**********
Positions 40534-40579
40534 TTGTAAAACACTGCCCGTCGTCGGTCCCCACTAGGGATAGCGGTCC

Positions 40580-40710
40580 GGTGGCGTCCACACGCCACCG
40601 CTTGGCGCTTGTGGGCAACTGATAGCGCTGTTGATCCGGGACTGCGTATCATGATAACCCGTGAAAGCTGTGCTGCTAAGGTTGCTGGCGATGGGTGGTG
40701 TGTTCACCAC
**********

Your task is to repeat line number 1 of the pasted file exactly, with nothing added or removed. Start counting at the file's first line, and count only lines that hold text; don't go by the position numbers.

Positions 40534-40579